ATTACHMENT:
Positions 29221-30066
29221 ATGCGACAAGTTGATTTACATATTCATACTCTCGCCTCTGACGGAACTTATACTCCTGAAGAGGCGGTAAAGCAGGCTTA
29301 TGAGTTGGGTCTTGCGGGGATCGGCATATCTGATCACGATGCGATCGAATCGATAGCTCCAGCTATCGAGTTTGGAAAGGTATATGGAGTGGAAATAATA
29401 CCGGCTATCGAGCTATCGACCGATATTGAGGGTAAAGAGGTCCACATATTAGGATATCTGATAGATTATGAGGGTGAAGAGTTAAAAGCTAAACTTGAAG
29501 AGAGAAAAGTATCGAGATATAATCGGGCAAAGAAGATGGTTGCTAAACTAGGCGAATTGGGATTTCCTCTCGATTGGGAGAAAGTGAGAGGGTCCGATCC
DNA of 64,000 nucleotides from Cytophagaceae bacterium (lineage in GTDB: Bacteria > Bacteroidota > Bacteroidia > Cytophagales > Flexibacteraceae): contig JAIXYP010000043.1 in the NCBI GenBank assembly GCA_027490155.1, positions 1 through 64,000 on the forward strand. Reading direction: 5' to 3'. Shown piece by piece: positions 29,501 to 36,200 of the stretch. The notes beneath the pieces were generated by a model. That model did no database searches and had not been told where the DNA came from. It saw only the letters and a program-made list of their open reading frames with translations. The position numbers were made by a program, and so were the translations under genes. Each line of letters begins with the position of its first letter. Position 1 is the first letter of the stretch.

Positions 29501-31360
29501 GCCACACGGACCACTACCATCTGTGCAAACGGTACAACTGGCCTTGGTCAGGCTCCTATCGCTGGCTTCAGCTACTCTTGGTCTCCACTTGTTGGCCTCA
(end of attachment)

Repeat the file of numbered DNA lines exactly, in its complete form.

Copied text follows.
Positions 29221-30066
29221 ATGCGACAAGTTGATTTACATATTCATACTCTCGCCTCTGACGGAACTTATACTCCTGAAGAGGCGGTAAAGCAGGCTTA
29301 TGAGTTGGGTCTTGCGGGGATCGGCATATCTGATCACGATGCGATCGAATCGATAGCTCCAGCTATCGAGTTTGGAAAGGTATATGGAGTGGAAATAATA
29401 CCGGCTATCGAGCTATCGACCGATATTGAGGGTAAAGAGGTCCACATATTAGGATATCTGATAGATTATGAGGGTGAAGAGTTAAAAGCTAAACTTGAAG
29501 AGAGAAAAGTATCGAGATATAATCGGGCAAAGAAGATGGTTGCTAAACTAGGCGAATTGGGATTTCCTCTCGATTGGGAGAAAGTGAGAGGGTCCGATCC
DNA of 64,000 nucleotides from Cytophagaceae bacterium (lineage in GTDB: Bacteria > Bacteroidota > Bacteroidia > Cytophagales > Flexibacteraceae): contig JAIXYP010000043.1 in the NCBI GenBank assembly GCA_027490155.1, positions 1 through 64,000 on the forward strand. Reading direction: 5' to 3'. Shown piece by piece: positions 29,501 to 36,200 of the stretch. The notes beneath the pieces were generated by a model. That model did no database searches and had not been told where the DNA came from. It saw only the letters and a program-made list of their open reading frames with translations. The position numbers were made by a program, and so were the translations under genes. Each line of letters begins with the position of its first letter. Position 1 is the first letter of the stretch.

Positions 29501-31360
29501 GCCACACGGACCACTACCATCTGTGCAAACGGTACAACTGGCCTTGGTCAGGCTCCTATCGCTGGCTTCAGCTACTCTTGGTCTCCACTTGTTGGCCTCA